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Discussion Starter #1
As I reported in another thread (3F EV Tesla shared ownership) I hired a Tesla for a long trip over New Year. It was a great opportunity to get to know the car before making that final commitment to take delivery of my own Model S later this year.

As it was such an extended test (about 1600 miles, mostly through France) I thought it would be useful to share my experience in comparison to my 24 kWh Leaf Tekna. I won't cover the obvious things that you would know from a short test drive.

Range Anxiety

As I had hired a 90D I really didn't expect any concerns about range. I was wrong.

The first long leg of my journey was 190 miles from Folkestone to Reims. Given an indicated 'typical' range of around 300 miles, I thought I would be fine. However at AutoRoute speed (130km/h max) I was quickly presented with warnings that I needed to keep my speed down to reach the destination. First below 110km/h, then 105km/h and finally 95 km/h as I continued to ignore the warnings.

As you can imagine, hiring a car now retailing for close to £100k with options, I was not impressed at having to sit in the right lane with the lorries. As it happened the warnings are slightly pessimistic: I judged that you can probably travel at roughly 10km/h more than the recommended speed and still make it.

Overall we probably pushed it too far by taking a direct route rather than weaving through the available superchargers. But the navigation system managed our expectations well and allowed us to arrive with 5% battery remaining (equivalent of VLBW - it goes through orange before red). I would never have dared to cut it so fine on the motorway with the Leaf.

Having got to Reims services we did have another slight problem. I couldn't find the chargers, which were actually before the petrol pumps rather than in the car park. A few illegal manoeuvres were required to get the car back to the required position to charge.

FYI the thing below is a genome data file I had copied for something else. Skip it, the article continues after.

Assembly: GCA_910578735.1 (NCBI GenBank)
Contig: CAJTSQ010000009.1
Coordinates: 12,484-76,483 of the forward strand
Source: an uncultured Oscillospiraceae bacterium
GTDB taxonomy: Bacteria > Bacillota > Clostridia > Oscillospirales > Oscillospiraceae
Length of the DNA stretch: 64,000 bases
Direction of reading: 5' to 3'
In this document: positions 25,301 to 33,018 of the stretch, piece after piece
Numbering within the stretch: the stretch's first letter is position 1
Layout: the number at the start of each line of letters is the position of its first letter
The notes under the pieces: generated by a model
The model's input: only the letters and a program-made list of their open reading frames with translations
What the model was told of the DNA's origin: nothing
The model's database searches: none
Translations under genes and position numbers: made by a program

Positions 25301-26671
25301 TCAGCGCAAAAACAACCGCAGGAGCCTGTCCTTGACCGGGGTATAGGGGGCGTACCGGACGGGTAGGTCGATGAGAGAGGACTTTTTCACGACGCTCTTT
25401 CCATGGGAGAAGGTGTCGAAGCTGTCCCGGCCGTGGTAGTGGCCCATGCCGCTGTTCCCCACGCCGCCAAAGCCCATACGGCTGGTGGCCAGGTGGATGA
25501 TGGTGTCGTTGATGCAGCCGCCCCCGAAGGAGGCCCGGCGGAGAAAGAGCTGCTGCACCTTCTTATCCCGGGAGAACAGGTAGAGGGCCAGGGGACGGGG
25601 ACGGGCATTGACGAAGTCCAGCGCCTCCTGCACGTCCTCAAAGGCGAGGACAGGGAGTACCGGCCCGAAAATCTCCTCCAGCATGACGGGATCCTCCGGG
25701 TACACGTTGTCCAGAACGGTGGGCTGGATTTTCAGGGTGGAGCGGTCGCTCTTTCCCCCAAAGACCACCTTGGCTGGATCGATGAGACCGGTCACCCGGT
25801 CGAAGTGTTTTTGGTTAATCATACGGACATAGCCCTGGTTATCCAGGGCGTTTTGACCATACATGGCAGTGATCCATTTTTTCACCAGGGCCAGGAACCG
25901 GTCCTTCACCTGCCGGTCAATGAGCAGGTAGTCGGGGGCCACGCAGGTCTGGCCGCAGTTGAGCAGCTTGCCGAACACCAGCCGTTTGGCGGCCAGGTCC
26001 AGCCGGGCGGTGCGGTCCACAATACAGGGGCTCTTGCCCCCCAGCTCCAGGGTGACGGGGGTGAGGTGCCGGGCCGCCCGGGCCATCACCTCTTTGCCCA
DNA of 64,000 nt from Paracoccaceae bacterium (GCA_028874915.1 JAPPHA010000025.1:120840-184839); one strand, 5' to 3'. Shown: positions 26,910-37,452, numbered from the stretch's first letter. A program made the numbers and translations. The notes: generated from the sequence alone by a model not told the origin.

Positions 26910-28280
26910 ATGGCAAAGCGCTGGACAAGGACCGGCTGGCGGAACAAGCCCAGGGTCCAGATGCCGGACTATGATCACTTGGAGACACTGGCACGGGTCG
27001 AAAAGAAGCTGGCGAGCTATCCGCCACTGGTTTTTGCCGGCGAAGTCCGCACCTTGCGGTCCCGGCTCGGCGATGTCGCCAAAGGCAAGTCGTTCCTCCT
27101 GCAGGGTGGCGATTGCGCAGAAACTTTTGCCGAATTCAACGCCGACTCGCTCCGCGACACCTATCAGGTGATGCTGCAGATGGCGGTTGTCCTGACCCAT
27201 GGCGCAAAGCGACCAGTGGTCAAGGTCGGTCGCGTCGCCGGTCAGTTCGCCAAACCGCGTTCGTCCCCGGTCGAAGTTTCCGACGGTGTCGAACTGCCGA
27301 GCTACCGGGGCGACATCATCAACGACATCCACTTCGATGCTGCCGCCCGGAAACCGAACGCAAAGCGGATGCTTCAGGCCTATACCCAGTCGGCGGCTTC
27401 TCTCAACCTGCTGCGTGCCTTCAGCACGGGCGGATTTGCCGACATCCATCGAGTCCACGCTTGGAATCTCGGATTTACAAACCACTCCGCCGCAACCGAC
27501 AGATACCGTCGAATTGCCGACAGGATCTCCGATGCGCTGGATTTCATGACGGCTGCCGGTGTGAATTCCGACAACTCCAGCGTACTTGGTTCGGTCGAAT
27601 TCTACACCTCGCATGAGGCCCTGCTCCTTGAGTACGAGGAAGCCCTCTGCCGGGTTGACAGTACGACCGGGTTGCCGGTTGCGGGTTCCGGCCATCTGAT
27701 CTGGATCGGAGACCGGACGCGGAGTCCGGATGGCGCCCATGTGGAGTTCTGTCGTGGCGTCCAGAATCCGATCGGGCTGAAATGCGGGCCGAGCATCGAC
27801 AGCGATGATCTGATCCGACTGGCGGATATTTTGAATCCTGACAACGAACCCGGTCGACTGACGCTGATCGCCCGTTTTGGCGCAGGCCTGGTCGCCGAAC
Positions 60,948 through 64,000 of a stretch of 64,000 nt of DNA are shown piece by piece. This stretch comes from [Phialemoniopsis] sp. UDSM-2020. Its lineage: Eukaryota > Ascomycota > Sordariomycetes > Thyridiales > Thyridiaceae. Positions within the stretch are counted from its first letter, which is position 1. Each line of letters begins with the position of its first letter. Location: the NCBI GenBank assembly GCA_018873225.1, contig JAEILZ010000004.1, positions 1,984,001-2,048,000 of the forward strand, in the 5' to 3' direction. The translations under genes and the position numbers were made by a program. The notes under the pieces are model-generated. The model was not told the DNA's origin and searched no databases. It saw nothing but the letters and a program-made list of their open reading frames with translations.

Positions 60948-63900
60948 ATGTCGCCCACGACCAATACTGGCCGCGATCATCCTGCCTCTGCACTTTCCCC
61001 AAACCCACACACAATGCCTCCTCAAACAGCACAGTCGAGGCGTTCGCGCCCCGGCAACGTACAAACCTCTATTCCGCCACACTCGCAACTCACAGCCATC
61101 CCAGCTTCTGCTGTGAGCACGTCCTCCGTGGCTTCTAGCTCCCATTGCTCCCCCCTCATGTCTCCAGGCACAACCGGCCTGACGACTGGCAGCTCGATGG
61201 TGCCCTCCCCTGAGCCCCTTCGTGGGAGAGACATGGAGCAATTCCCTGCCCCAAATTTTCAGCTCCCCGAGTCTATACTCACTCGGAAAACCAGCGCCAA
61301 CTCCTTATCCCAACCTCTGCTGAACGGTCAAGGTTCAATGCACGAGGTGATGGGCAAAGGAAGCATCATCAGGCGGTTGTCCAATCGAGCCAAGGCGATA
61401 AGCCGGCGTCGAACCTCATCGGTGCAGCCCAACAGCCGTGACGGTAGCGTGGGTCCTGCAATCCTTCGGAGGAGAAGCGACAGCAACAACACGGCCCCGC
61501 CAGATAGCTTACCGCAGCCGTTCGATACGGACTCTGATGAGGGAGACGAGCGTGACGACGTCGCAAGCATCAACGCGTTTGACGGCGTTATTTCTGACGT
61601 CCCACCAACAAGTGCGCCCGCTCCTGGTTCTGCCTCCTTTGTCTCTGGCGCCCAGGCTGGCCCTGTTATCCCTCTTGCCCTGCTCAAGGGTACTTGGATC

The big screen

Of course as I was impressed as anyone else with the big screen. Google satellite view of the surroundings overlayed with live traffic information. However there is a fatal flaw in the some crucial controls of the car can only be controlled from that screen.

Imagine driving along the AutoRoute to be hit with a patch of fog. The automatic headlights don't register so you have no lights on. Is this the perfect time to discover the detailed settings menu of the car? Without autopilot this would have been a very dangerous operation. It is ridiculous that there is no way of controlling the lights from the stalks or steering controls.

Satnav

The Tesla satnav comes in for a lot of stick, and rightly so. No only does it not give you a choice of routes, it doesn't even let you set up waypoints. Pretty frustrating if you fancy a detour to take in a scenic route or a restaurant of your choice. If you just set the destination as the next waypoint, you lose the ability to use the satnav to manage your charging (see Range Anxiety above).

Having said that the routes it picks are not so bad and it uses the live traffic information to predict your arrival time. Altitude is also taken into account. For the final leg of my journey it indicated that it would take 40% of the battery to get into the Alps but only 20% to get back. And it was right.

It didn't seem to know about non-supercharger charging options. This was fine for my journey but in the UK I would want to know about all the CYC and Ecotricity chargers.

Autopilot

Setting off towards Folkestone in light fog towards a rising sun was probably asking for trouble. It was certainly a baptism of fire as initially it refused to even permit the TACC to be enabled. However once on the M20 I thought I'd give autopilot a go. Within a few minutes the car attempted to dive into the central reservation. Clearly a damp road facing low sun is to be avoided and I started to remember and concur with the various comments that arch-sceptic @Paul_Churchley has made about the system not being ready for public use.